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Fighter of the Decade Debate 2010-2020

No doubt, it's Floyd Mayweather or Andre Ward. If it's anyone else, you're wrong!

"1.A and 1.B" for FOD

2020 is almost here and the once in a decade award is up for grabs. "Fighter of the Decade" is an award the BWAA (Boxing Writers Association of America) started giving out in the 1990s. So far the two winners of this once a decade award have gone to Roy Jones Jr. and Manny Pacquiao. My personal choice for this decade is close between the two fighters you see pictured in the thumbnail of this article. Floyd Money Mayweather and Andre S.O.G. Ward. It's called Fighter of the Decade, but I think between these two, their first five years swamp a lot of their fellow fighters accomplishments. Their next opponents after that five could be looked at as extra credit. First, let's take a walk down memory lane through Andre Ward's career of this decade.

Showtime Boxing's Super Six World Boxing Classic

A division stacked with nothing but top notch talent. The tournament went on from 2009-2011. From left to right: Andre Ward, Arthur Abraham, Carl Forch, Jermain Taylor, Mikkel Kessler, and Andre Dirrell.

Ward's first five years start with him closing off the Super Six Tournament,  tournament built with nothing but top competition from start to finish in the super middleweight division. Ward starts off the tourney with a solid win in 2009. Sadly, 2009 isn't the start of this decade. So we can't add future hall of famer Mikkel Kessler to the resume, unfortunately. Let's start in 2010. Ward's first two wins of this decade come from Sakio Bika and Allan Green, solid punchers and competitors of their time. In 2011, he beat Arthur Abraham and the legendary Carl Froch. Two more UDs. Both Froch and Abraham would later rack up wins after their losses to Ward. Carl Froch later fighting in front at Wembley stadium in front of 80,000 people against a young and game George Groves adding on to his legendary status in his career. In 2012, Ward comes back against bad Chad Dawson. A fighter who, if you forgot, has wins over Bernard Hopkins, Glenn Johnson, and Antonio Tarver. Three fighters who beat Roy Jones Jr. S.O.G's boxing idol and the 1990s fighter of the decade. Two of those fighters also knocked him (Roy) out.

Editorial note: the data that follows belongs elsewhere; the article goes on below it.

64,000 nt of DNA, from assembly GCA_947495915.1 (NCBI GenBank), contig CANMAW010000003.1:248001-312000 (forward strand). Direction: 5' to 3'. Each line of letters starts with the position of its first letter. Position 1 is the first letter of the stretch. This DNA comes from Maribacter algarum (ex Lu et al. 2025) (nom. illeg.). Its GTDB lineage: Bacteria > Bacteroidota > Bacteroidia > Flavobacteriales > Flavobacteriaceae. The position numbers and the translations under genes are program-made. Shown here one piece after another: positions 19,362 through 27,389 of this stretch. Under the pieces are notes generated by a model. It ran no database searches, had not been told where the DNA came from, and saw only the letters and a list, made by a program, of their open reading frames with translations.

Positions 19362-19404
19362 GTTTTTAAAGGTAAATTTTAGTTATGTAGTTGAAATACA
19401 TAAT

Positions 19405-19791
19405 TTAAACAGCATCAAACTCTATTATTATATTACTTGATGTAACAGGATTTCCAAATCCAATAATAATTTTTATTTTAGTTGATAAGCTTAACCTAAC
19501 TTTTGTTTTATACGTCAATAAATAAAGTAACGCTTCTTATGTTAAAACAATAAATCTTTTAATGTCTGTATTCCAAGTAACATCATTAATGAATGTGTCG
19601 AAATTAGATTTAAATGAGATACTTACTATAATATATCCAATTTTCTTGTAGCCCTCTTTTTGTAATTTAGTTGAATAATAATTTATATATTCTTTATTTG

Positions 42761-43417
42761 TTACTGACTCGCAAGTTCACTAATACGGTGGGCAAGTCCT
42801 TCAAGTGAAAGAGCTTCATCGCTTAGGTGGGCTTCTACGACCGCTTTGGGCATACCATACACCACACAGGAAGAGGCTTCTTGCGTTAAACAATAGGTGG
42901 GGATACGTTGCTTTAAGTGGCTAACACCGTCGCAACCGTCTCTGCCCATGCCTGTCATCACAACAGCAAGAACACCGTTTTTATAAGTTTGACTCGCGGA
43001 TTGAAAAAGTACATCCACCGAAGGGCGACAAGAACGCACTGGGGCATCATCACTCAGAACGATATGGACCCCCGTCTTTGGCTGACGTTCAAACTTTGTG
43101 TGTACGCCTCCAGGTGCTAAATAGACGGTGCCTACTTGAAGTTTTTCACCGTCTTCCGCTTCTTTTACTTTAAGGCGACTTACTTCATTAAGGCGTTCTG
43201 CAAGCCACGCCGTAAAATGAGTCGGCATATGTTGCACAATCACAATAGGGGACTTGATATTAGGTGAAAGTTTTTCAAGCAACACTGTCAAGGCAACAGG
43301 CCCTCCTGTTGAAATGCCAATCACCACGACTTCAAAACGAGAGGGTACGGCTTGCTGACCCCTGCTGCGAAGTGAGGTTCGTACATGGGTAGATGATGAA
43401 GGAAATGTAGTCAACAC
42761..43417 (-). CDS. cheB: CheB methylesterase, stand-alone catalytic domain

In 2013, Ward sits out for a good majority of the year fights Edwin Rodriguez an undefeated fighter. Takes his "zero." Sits out two years because of promotional issues then fights Paul Smith in a comeback KO. Then in 2016, he fights three times against Sullivan Barrera. Next, he wins against an undefeated Cuban fighter, Alexander Brand, and closes out the year Sergey Kovalev, handing the Boogyman of the light heavyweight division his first loss. During that time, there were rumblings of fans saying Adonis Stevenson, the face of the light heavyweight division then, was scared to fight Kovalev. Fans will point to him jumping to Showtime Boxing, when demand kicked in for this fight. Stevenson KO'd Ward's former opponent, Chad Dawson, in one round. So you could imagine the type of hype that would be around a fight like this. Kovalev would fight Ward in an immediate rematch in 2017 this time Kovalev losing by KO. I know some fans reading this will scream, "what about the controversy?" That's a topic for another article. Were just going by what it says on paper. A win will be marked a win and forever remembered as a win. Even with controversy. After 2017, Ward has been retired and has yet to show signs of him wanting to come back to add to this decade. He's giving fighters of this current era a chance to catch up, but as you can tell from reading this far into the article, it's going to take a whole lot to measure up to this resume.